Energy Efficiency Goal (Texas)

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Last modified on February 12, 2015.

Rules Regulations Policies Program

Place Texas

Name Energy Efficiency Goal
Incentive Type Energy Efficiency Resource Standard
Applicable Sector Investor-Owned Utility
Eligible Technologies Geothermal Heat Pumps, Solar Water Heat, Unspecified technologies
Active Incentive Yes

Implementing Sector State/Territory
Energy Category Energy Efficiency Incentive Programs, Renewable Energy Incentive Programs

Electric Peak Demand Reduction 20% reduction in annual growth in demand 2010 and 2011;

25% reduction in annual growth in demand 2012;
30% reduction in annual growth in demand 2013 and beyond

Date added to DSIRE 2011-02-09
Last DSIRE Review 2012-07-06
Last Substantive Modification
to Summary by DSIRE

References DSIRE[1]


Texas is credited with being the first state to establish an Energy Efficiency Resource Standard in the United States.* Originally, the goal called for investor owned utilities (IOUs) to meet 10% of its annual growth in electricity demand through energy efficiency. The legislature updated those standards in 2008 (HB3693) and the Public Utility Commission of Texas (PUCT) finalized the goals and provided additional guidance on how to achieve them. SB1125 (2011) amended the goals again.

Options available to the IOUs to meet the energy efficiency goals include standard offer programs or market transformation programs. Standard offer programs include programs such as commercial and industrial energy efficiency incentives or incentives for "hard-to-reach" customers (among others). Market transformation programs include programs such as incentives for retro-commissioning, incentives for ENERGY STAR New Homes, or incentives for small distributed renewable generation (among others). Each utility, in turn, must develop Energy Efficiency Plans and Reports outlining specifically how the utility is implementing its programs, in accordance with the law to meet its goal.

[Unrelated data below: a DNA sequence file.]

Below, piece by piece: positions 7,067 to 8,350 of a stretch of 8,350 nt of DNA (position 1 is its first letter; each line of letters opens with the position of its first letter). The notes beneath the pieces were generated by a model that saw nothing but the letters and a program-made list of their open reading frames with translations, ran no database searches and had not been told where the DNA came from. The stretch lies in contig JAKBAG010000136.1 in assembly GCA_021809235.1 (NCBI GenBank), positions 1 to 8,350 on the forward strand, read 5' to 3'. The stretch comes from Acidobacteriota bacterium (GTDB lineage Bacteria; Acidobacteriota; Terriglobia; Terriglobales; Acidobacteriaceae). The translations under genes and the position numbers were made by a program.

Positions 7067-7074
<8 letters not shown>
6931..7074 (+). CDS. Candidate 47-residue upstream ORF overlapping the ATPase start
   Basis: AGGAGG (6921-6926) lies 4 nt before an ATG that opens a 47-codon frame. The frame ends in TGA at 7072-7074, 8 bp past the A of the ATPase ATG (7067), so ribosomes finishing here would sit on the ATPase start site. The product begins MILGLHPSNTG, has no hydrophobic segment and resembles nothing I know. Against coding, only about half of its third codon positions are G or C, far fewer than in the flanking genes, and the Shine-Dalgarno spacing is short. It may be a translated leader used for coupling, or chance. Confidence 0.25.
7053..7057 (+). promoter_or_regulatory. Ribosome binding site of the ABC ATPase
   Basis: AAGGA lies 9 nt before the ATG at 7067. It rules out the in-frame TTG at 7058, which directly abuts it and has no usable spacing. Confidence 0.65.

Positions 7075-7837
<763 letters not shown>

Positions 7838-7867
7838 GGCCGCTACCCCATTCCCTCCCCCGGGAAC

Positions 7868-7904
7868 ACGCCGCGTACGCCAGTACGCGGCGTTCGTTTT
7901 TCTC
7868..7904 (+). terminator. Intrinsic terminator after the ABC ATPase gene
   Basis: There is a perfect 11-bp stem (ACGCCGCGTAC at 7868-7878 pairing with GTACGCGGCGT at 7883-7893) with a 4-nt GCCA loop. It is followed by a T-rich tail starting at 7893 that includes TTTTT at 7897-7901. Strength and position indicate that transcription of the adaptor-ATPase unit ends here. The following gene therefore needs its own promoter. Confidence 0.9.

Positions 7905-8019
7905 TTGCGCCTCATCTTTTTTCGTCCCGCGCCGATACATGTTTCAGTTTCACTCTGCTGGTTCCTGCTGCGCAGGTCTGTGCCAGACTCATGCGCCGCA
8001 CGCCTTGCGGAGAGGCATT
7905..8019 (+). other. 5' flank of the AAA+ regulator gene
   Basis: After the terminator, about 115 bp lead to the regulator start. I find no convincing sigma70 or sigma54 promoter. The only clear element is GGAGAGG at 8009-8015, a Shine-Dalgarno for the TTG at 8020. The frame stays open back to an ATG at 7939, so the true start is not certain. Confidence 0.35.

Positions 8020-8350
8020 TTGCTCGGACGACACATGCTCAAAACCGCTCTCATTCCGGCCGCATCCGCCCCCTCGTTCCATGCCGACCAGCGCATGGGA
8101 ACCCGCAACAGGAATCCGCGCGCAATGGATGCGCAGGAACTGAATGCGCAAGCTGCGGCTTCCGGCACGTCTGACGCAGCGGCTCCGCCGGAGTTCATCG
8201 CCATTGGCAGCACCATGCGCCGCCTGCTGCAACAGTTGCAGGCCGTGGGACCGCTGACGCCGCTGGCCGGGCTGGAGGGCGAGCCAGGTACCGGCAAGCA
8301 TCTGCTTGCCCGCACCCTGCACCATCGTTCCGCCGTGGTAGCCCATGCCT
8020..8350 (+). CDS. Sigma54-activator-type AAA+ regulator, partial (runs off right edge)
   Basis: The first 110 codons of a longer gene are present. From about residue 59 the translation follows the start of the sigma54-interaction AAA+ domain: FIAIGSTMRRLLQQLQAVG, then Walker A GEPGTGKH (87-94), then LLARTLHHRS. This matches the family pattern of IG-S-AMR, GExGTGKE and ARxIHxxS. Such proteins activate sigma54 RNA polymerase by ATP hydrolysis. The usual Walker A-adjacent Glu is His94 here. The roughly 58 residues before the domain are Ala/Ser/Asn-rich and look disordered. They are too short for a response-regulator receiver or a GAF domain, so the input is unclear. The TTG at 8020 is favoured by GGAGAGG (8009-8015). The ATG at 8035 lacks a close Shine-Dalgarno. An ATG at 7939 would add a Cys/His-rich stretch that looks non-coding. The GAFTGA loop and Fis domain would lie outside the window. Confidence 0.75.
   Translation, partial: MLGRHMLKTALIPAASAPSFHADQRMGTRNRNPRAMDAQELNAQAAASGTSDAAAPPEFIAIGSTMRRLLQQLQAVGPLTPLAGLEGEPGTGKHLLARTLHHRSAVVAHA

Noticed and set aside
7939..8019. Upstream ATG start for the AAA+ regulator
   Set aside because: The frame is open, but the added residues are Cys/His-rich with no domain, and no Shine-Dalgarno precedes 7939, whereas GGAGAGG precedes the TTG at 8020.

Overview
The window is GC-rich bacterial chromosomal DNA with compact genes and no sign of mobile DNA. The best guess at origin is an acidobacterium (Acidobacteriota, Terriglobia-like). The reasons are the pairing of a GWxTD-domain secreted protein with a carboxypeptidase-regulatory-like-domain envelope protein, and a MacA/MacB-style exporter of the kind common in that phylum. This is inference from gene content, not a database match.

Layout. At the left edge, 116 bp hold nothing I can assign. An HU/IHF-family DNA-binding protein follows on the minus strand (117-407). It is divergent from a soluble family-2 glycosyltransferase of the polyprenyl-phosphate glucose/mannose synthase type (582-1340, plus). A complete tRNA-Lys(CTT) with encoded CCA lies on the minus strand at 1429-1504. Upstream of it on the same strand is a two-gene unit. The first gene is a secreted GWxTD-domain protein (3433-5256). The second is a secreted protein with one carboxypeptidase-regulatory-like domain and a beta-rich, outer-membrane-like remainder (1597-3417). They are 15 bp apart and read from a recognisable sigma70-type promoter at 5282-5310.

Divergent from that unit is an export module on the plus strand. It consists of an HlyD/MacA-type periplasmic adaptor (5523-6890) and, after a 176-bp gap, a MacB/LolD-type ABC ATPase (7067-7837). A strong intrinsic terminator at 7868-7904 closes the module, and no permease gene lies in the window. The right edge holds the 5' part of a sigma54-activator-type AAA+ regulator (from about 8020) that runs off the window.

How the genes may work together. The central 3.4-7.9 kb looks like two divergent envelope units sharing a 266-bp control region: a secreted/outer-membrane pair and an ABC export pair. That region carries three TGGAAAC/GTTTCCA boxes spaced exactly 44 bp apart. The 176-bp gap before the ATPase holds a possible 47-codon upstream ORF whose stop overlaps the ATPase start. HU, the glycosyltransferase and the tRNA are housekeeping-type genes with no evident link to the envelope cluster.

Between the years 2003 to 2009, the IOUs have exceeded the energy efficiency goals. The 2011 results will become available after all the utilities submit their 2011 Energy Efficiency Plans and Reports, which are due on or before April 2011 to the PUCT. See the PUCT web site (search for control number 39105) for filings.

The Texas Energy Efficiency web site includes Energy Efficiency Plans and Reports for each investor owned utility since 2007. They also complete an annual report highlighting accomplishments and provide detailed information about energy efficiency goals and implementation.


Authorities (Please contact the if there are any file problems.)

Authority 1: Texas Utilities Code § 39.905

Date Enacted 1999 (subsequently amended)

Authority 2: Texas PUC Electric Rules §25.181

Date Enacted 11/1999 (subsequently amended)

Authority 3: S.B. 1125
Date Effective 2011-09-01
Date Enacted 2011-05-28

  • Incentive and policy data are reviewed and approved by the N.C. Solar Center's DSIRE project staff.[1]


  1. 1.0 1.1  "Database of State Incentives for Renewables and Efficiency (DSIRE)"